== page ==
They drank some more of the brew that evening, finishing off the last of the squirrel.

David hadn't put on any further healing potion. Joseph had confirmed that the scars looked to be healing normally. His gaze had moved from the side of David's face to his mouth for a moment, but he hadn't said anything else.

That night was more relaxing than the one before. There was no lingering high from having experienced pleasure together and focusing on their friendship for the day made it slightly easier to lie next to Joseph in the tent that night.

David still caught himself wondering what it would be like if their lives were different. But he resolutely tried to quash any such thoughts. Their lives were what they were. Which were good lives any way you looked at it. He had absolutely no reason to spend it longing for the one thing he couldn't have.


They'd only ridden for an hour the next day when the path before them dwindled down and disappeared for no apparent reason.

David turned to Joseph. Unfortunately, it didn't seem as if he was having a sudden epiphany about his destiny.

"Hmm," Joseph said.

They both came to a stop and dismounted. Joseph walked a bit further in the direction the path last led and looked around. But he didn't seem to come to any conclusion.

He walked back to David. "I believe it is time to try Master Warrick's path finding spells."

David wasn't very confident that they would yield any good result for them. Even Warrick had told him that without a clear idea where the target was it would be difficult for the spell to work properly.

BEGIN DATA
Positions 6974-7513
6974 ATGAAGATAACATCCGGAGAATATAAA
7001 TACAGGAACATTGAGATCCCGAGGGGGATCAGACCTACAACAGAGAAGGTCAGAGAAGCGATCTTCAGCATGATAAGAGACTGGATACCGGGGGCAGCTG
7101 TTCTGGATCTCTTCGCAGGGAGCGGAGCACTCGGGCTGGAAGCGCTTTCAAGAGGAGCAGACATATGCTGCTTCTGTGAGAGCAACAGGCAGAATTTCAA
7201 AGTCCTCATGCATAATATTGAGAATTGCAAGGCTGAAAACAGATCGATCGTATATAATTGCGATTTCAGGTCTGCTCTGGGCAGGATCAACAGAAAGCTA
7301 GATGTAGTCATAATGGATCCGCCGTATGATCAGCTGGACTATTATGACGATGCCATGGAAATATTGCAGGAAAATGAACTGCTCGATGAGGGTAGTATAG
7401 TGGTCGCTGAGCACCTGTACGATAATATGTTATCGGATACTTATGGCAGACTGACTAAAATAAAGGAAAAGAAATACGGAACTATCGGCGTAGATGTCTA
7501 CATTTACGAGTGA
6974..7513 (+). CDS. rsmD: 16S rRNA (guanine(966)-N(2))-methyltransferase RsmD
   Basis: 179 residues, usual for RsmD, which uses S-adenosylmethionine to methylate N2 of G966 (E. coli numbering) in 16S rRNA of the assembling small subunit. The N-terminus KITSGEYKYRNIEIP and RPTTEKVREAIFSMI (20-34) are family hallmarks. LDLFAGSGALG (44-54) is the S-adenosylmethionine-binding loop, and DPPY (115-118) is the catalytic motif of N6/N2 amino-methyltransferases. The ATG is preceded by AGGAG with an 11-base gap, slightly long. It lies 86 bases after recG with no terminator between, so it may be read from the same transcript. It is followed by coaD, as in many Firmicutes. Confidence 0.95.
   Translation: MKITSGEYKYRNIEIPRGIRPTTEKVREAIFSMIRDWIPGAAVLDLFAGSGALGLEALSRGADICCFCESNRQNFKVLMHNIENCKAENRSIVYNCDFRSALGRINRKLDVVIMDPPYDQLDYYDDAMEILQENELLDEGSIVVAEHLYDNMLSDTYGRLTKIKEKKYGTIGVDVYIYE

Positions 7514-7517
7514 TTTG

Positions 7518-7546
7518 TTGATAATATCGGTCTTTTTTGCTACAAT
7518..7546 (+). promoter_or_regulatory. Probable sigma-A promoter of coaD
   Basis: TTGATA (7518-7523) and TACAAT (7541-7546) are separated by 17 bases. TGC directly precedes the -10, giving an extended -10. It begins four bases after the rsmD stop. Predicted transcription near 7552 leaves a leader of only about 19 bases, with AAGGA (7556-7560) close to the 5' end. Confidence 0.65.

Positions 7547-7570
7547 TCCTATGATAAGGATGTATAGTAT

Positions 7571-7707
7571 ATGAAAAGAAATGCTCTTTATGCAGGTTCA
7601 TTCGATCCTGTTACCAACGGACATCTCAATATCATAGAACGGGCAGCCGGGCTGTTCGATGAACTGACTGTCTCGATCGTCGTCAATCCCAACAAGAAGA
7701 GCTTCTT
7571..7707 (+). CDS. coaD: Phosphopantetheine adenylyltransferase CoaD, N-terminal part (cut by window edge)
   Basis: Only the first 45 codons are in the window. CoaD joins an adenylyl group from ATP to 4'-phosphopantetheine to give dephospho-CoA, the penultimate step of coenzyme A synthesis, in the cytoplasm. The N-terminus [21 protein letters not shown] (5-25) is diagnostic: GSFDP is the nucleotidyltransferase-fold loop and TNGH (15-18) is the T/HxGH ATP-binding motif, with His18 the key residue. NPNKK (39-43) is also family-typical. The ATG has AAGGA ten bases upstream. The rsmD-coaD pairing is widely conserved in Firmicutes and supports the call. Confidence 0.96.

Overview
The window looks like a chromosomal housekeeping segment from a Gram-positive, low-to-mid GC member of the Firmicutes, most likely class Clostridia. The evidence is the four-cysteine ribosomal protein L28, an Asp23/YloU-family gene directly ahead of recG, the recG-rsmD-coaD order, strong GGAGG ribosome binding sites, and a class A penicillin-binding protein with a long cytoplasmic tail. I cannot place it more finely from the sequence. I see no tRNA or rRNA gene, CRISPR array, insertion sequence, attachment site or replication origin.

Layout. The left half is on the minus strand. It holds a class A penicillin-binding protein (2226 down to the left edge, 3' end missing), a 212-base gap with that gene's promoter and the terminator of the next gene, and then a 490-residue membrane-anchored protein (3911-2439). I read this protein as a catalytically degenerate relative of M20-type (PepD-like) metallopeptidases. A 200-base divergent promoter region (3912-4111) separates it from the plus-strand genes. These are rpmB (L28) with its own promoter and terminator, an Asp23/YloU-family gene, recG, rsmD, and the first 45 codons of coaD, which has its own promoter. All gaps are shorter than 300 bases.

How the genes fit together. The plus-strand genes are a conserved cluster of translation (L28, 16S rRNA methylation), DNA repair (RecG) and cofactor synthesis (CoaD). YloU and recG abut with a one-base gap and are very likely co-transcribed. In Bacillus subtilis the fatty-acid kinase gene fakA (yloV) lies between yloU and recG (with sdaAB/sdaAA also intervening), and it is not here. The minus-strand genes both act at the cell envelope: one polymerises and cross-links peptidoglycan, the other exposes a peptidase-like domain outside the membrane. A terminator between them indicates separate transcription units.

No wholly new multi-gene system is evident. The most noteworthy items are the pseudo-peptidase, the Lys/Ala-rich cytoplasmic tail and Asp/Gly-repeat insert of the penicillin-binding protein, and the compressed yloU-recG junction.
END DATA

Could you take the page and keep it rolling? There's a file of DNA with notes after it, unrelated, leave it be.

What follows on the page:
Still he retrieved the scrolls from the bag and tried them one by one.

At first he tried them searching for Mallozzi's castle. When that didn't work, he cast them again, asking for the way to the magical staff that would defeat the Army of Darkness.

Absolutely nothing happened.

"Hey, how about you get out the barrel of brew while I wait," Joseph suggested before he went on.

David gave him a suffering look, but got out the barrel along with two glasses.

Joseph was sitting lazily on the ground, leaning against the trunk of a tree, so David poured him a glass and handed it to him. "You're a better barmaid than a wizard," Joseph commented.

"I'm not the one who's stuck in the middle of a magical forest, unable to follow their destiny," David shot back, pouring himself a glass as well.

"Maybe it was my destiny to rest for a bit," Joseph said. "And shouldn't you be concentrating on your spell?" he asked but still lifted his glass.

"A glass of brew will not make the result any worse," David said confidently, raising his glass as well, before downing half of it in one go.

He tried asking the way to Joseph's destiny next. Then he asked for a powerful weapon, followed by a secret in the forest, and eventually anything interesting at all.

Joseph snorted at the last. By that time he'd had a few more glasses than was probably wise.

David had continued to drink as well, but he didn't blame his lack of success on the fact that he was slightly inebriated by now.

"This is useless," he finally announced, dropping down next to Joseph. "Warrick knew they wouldn't be of any help. He just didn't want to tell us to our face."

"I suppose we could just ride on, hoping that destiny will find its way," Joseph said.

"Is that what you feel you should do?" David asked.

Joseph seemed to seriously consider that. Then he hiccuped. "No," he admitted.

"Well, we can't just stay here and wait for something to happen," David said. "Or maybe that's what we should do?" He looked at Joseph who looked thoughtful again, then shrugged apologetically. "Your destiny really has mysterious ways," David commented.

"Don't blame me. I was just a baby," Joseph said.

"Maybe your hair knows where the castle is," David said, giggling. Oh yes, he was definitely a bit drunk.